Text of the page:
Whale Sharks Show Remarkable Capacity to Recover from Injuries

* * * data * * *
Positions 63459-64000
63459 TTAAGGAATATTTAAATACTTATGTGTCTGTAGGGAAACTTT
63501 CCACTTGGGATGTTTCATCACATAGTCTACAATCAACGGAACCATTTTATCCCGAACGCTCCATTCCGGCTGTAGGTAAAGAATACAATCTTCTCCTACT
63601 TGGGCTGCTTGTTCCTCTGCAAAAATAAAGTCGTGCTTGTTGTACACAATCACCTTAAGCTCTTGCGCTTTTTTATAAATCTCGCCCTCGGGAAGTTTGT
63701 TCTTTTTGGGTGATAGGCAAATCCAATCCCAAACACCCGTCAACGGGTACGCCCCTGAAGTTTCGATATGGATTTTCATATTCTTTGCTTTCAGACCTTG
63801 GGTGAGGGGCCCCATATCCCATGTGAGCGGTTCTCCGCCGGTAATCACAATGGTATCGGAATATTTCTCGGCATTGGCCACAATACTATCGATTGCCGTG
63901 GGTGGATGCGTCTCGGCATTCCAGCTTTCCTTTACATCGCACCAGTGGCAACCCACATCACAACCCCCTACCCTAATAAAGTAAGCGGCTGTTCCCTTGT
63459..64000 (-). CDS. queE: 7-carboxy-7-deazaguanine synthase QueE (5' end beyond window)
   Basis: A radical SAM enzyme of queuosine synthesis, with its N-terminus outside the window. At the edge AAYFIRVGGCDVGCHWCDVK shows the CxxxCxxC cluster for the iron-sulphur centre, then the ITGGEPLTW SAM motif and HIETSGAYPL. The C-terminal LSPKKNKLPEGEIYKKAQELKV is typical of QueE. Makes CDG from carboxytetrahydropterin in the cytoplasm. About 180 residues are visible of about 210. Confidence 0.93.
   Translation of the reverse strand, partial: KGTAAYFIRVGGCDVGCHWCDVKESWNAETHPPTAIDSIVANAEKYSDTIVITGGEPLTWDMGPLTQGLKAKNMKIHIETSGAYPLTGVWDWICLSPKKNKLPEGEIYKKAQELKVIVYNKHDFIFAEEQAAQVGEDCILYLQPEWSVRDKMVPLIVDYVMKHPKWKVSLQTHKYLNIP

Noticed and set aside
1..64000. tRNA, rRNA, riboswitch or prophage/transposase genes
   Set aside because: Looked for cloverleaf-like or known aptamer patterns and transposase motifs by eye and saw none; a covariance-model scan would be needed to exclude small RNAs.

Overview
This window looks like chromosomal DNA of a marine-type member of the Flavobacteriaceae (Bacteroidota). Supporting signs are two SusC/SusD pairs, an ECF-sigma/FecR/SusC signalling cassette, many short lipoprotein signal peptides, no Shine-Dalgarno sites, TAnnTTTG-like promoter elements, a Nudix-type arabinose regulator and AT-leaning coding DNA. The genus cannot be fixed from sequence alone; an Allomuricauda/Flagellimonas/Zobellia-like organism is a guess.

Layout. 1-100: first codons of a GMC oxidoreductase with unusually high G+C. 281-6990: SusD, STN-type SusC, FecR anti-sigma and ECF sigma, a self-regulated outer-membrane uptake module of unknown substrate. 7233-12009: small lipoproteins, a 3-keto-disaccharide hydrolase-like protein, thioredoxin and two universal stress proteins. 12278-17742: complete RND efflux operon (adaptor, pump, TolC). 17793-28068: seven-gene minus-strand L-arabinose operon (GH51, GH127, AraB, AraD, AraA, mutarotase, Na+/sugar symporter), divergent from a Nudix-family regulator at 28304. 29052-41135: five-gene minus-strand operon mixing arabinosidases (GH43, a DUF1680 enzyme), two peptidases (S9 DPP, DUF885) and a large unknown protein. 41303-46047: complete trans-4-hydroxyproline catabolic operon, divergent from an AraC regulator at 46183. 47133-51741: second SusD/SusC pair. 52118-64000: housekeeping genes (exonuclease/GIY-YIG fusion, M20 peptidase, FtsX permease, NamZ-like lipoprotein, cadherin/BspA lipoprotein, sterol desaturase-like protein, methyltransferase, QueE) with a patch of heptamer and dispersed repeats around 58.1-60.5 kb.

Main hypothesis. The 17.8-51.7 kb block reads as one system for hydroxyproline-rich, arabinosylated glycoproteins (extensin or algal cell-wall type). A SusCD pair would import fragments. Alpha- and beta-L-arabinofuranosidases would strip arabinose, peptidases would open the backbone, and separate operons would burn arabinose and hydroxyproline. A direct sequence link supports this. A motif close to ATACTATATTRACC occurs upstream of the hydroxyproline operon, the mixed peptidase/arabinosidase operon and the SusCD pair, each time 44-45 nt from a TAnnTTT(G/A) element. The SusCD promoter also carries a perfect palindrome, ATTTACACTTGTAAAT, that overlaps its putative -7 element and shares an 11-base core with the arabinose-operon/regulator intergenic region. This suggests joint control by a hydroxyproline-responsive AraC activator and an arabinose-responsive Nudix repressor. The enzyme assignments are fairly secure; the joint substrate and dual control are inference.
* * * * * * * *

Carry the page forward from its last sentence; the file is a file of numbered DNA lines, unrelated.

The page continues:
A new study has, for the first time, explored the rate at which the world's largest fish, the endangered whale shark, can recover from its injuries. The findings reveal that lacerations and abrasions, increasingly caused through collisions with boats, can heal in a matter of weeks and researchers found evidence of partially removed dorsal fins re-growing. This work, published online on February 4, 2021 in Conservation Physiology, comes at a critical time for these large sharks, that can reach lengths of up to 18 meters (~59 feet). The open-access article is titled “Wound-Healing Capabilities of Whale Sharks (Rhincodon typus) and Implications for Conservation Management” (https://academic.oup.com/conphys/article/9/1/coaa120/6102284). Other recent studies have shown that, as their popularity within the wildlife tourism sector increases, so do interactions with humans and boat traffic. As a result, these sharks face an additional source of injury on top of natural threats, and some of these ocean giants exhibit scars caused by boat collisions. Until now, very little was known about the impact from such injuries and how they can recover. "These baseline findings provide us with a preliminary understanding of wound healing in this species" says lead author Freya Womersley, a PhD student with University of Southampton based at the Marine Biological Association, UK. "We wanted to determine if there was a way of quantifying what many researchers were anecdotally witnessing in the field, and so we came up with a technique of monitoring and analyzing injuries over time.”
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